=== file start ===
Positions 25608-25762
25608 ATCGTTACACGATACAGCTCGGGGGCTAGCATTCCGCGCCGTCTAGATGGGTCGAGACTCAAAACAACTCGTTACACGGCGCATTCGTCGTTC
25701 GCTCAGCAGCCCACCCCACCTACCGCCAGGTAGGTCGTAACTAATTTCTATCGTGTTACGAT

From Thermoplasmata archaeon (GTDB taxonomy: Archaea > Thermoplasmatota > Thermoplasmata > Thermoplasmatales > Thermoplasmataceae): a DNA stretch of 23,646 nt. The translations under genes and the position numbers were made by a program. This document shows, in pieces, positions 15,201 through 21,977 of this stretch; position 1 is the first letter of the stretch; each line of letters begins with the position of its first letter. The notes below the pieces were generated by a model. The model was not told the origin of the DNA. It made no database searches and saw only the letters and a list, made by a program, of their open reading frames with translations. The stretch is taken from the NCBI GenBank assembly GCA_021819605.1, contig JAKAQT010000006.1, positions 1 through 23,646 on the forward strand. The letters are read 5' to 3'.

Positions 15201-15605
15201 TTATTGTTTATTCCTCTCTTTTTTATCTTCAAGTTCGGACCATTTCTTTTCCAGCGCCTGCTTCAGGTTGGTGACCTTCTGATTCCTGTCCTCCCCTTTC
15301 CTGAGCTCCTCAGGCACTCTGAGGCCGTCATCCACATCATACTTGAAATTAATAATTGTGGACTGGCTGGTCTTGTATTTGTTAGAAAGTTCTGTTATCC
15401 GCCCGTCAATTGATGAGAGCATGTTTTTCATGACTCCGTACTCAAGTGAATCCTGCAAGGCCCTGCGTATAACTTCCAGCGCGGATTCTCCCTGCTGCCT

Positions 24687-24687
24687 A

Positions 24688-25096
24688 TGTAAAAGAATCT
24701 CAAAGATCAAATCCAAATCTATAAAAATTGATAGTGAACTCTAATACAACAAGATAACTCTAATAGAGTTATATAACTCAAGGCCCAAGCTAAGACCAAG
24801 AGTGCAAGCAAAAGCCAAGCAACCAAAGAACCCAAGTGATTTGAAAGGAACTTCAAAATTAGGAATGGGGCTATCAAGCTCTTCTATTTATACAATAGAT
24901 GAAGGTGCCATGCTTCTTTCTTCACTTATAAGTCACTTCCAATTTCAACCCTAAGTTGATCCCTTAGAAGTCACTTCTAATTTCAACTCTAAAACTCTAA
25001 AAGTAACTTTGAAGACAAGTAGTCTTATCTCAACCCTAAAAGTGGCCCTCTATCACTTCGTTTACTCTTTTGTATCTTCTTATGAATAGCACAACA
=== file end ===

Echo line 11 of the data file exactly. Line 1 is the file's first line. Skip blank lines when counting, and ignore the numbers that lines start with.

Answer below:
Positions 24688-25096